US-Pakistan ties "could not be more important", Secretary of State John Kerry has said, as he met Pakistani PM Nawaz Sharif in Washington.
Mr Sharif's three-day visit marks the highest-level talks between the two countries in the US for years.
The relations have been tense on several issues, including Islamabad's opposition to US drone strikes.
Meanwhile, President Barack Obama has asked Congress to resume $305m (£190m) in blocked security aid to Pakistan.
Washington's security assistance was interrupted following tensions in bilateral relations after a US commando raid on Osama bin Laden's compound in Pakistan in 2011 and the killing of more than 20 Pakistani soldiers in a US air strike.
'Challenge' to Pakistan
"We have a lot to talk about and the relationship with Pakistan could not be more important," Mr Kerry said before his meeting with Mr Sharif on Sunday.
America's top diplomat described Pakistan as "a democracy that is working hard to get its economy moving and deal with insurgency and also important to the regional stability".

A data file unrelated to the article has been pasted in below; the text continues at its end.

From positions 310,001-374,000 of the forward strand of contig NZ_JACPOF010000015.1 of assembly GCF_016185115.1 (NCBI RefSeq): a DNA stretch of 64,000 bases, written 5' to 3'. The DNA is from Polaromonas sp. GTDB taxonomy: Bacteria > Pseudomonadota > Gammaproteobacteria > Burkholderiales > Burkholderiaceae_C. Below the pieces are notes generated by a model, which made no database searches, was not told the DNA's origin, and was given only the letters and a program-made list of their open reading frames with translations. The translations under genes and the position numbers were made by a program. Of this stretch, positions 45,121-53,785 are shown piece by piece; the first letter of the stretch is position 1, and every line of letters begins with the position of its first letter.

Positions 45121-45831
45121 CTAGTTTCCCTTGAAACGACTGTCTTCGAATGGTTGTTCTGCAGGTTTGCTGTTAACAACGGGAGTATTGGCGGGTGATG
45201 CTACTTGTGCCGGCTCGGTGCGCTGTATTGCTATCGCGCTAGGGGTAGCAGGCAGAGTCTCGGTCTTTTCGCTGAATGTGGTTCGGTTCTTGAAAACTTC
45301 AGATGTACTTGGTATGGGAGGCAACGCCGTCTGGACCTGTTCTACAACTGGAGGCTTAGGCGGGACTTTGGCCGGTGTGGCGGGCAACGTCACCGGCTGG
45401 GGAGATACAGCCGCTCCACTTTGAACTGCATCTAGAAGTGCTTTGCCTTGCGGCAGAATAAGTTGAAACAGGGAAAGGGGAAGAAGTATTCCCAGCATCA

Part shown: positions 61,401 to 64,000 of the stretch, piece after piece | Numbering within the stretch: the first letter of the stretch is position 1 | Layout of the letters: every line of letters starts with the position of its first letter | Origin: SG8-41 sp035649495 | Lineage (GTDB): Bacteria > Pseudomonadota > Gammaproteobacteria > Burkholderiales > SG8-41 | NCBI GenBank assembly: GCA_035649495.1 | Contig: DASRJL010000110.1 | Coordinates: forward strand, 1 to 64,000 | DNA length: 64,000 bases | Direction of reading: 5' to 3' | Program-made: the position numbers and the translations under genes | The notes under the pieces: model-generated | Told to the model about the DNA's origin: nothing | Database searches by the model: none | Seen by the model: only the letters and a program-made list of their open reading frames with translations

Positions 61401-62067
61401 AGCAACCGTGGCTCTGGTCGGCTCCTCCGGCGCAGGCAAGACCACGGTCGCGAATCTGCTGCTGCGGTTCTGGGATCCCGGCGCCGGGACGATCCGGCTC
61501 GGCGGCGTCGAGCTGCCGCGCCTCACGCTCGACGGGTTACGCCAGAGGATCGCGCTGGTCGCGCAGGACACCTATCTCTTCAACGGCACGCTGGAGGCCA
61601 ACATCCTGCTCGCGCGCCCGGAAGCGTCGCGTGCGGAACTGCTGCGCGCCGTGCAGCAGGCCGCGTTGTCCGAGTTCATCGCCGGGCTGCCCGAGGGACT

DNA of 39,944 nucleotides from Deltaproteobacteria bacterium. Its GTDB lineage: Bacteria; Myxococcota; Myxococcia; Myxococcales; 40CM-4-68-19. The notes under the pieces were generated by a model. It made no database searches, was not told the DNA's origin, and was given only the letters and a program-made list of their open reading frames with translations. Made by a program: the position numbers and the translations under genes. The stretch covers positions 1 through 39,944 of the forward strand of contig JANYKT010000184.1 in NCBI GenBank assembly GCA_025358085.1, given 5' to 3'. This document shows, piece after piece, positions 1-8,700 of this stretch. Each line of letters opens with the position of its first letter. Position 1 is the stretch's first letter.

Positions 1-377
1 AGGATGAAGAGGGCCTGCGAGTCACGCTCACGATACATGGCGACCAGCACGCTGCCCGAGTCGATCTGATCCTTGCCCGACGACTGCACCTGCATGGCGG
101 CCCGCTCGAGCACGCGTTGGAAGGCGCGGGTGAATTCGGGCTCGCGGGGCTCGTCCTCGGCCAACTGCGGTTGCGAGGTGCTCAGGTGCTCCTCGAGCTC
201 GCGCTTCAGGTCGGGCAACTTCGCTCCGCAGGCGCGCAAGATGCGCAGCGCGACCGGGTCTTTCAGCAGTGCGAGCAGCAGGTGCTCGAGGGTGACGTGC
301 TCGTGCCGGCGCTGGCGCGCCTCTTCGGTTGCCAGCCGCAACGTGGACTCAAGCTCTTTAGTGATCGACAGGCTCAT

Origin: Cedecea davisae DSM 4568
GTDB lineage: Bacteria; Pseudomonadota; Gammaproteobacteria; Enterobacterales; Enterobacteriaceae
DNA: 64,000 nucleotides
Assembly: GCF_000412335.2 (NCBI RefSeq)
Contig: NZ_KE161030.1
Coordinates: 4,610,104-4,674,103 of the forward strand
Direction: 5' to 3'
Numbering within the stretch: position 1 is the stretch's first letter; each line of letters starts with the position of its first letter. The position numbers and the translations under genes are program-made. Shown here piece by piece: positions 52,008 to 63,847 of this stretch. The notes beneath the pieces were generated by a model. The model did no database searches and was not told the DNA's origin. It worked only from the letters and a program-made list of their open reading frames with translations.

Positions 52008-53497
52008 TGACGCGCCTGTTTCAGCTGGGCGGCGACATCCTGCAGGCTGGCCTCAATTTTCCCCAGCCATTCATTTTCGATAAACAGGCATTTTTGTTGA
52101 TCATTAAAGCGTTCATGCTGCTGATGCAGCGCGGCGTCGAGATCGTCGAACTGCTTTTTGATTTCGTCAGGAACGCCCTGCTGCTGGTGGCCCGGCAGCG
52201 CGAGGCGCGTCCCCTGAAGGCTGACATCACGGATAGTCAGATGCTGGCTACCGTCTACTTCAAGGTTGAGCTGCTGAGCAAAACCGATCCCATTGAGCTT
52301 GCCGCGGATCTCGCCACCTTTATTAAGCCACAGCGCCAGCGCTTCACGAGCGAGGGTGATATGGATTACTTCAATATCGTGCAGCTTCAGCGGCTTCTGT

Mr Sharif - who was elected in May - did not make public comments before the meeting started.
The talks are a strong sign of a willingness from both nations to co-operate, the BBC's Rajini Vaidyanathan in Washington reports.
Trade, dealing with extremism, and working on issues with Pakistan's neighbour, Afghanistan, were all set to be on the agenda, our correspondent says. So, too, was the thorny issue of US drone strikes.
Mr Sharif, who will meet President Obama on Wednesday, has said they are a challenge to his country, and that he will ask the US to bring an end to them.
The Pakistani PM earlier called for a joint strategy to stop such attacks.
The issue is highly controversial in Pakistan, where parts of the government and military have often been accused of criticising the use of drones in public while co-operating in private.
It is estimated that, between 2004 and 2013, CIA drone attacks in Pakistan killed up to 3,460 people - although this figure will not include the very latest strikes.
About 890 of those killed were civilians and the vast majority of strikes were carried out by the Obama administration, research by the Bureau of Investigative Journalism said.
Earlier this year, Mr Obama called the strikes part of a legitimate campaign against terrorism, but he also pledged more transparency in the programme and stricter targeting rules.